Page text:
from The American Heritage® Dictionary of the English Language, 4th Edition
- transitive v. To set apart or cut off from others.
- transitive v. To place in quarantine.
- transitive v. Chemistry To separate (a substance) in pure form from a combined mixture.
- transitive v. To render free of external influence; insulate.
- transitive v. Microbiology To separate (a pure strain) from a mixed bacterial or fungal culture.
- transitive v. Psychology To separate (experiences or memories) from the emotions relating to them.
- transitive v. Electricity To set apart (a component, circuit, or system) from a source of electricity.
- transitive v. Electricity To insulate or shield.
- adj. Solitary; alone.
- n. A person, thing, or group that has been isolated, as by geographic, ecologic, or social barriers.
- n. Biology A population of bacteria or other cells that has been isolated.
- n. Linguistics A language isolate.
from Wiktionary, Creative Commons Attribution/Share-Alike License
- v. To set apart or cut off from others.
- v. To place in quarantine or isolation.
- v. To separate a substance in pure form from a mixture.
- v. To insulate, or make free of external influence.
- v. To separate a pure strain of bacteria etc. from a mixed culture.
- v. To insulate an electrical component from a source of electricity.
- n. Something that has been isolated.
from the GNU version of the Collaborative International Dictionary of English
- n. Something that has been isolated.
- transitive v. To place in a detached situation; to place by itself or alone; to insulate; to separate from others.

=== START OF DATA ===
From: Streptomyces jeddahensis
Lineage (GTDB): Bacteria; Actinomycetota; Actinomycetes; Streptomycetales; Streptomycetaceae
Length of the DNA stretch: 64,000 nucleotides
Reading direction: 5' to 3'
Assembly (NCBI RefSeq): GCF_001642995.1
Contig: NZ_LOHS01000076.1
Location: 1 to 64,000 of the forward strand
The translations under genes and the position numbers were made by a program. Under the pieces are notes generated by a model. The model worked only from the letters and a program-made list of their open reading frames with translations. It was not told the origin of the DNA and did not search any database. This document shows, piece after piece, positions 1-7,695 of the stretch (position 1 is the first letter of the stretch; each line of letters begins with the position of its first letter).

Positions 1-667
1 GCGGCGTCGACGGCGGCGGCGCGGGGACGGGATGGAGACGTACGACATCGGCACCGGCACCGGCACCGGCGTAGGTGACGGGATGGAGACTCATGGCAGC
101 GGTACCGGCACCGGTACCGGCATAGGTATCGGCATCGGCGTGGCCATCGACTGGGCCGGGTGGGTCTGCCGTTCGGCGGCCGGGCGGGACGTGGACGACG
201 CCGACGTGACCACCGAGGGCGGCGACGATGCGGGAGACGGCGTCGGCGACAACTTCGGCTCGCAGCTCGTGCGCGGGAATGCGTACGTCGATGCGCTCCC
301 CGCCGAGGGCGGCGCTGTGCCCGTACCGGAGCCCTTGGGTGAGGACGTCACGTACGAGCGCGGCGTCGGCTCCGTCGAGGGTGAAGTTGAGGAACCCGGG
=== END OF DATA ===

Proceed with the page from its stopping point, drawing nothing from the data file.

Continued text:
- transitive v. To insulate. See Insulate.
- transitive v. To separate from all foreign substances; to make pure; to obtain in a free state.
- transitive v. To obtain a culture of a microorganism in pure form (from a complex mixture).
from The Century Dictionary and Cyclopedia
- To set or place apart; detach or separate so as to be alone: often used reflexively: as, he isolated himself from all society.
- In electricity, same as insulate, 3.
- In chem., to obtain (a substance) free from all its combinations.
- Isolated; detached.
- n. In psychology, a feature or quality abstracted by attention from the complex of qualities constituting an object and considered by itself alone; the result of an analysis of a construct.
from WordNet 3.0 Copyright 2006 by Princeton University. All rights reserved.
- v. set apart from others
- v. obtain in pure form
- v. place or set apart
- v. separate (experiences) from the emotions relating to them
HOLMES: Well, one thing that's difficult to understand is what the term isolate means.
You can also use the Portrait mode to reverse the effect, decreasing the depth of field so that an interesting tree you want to isolate from the background will stand out against an unfocused and distant mountain.
When you read ingredient labels look for "soy protein isolate" and "textured soy vegetable protein," which are produced using high temperatures.
When the protein is isolate from the starches of the flour, it is brownish-grey, tough and rubbery.
Whey protein isolate, as the name indicates, tries to isolate just the whey protein by removing the lactose.
Whey protein isolate should be at least 99% pure protein, and I've seen it used in products that advertise themselves as lactose free.
Major flavour innovation is on its way when by 2007 improved organoleptical quality soy protein isolate will become available.
NDM-1 was first detected in a Klebsiella pneumoniae isolate from a Swedish patient of Indian origin in 2008.
I had noticed that Republicans run only one good play -- a humdinger called isolate the Democrat culturally - -- and I didn't think it would work on Gephardt.
Given below is the important nutritional information for soy milk produced with a low-flavour profile type of soy protein isolate.
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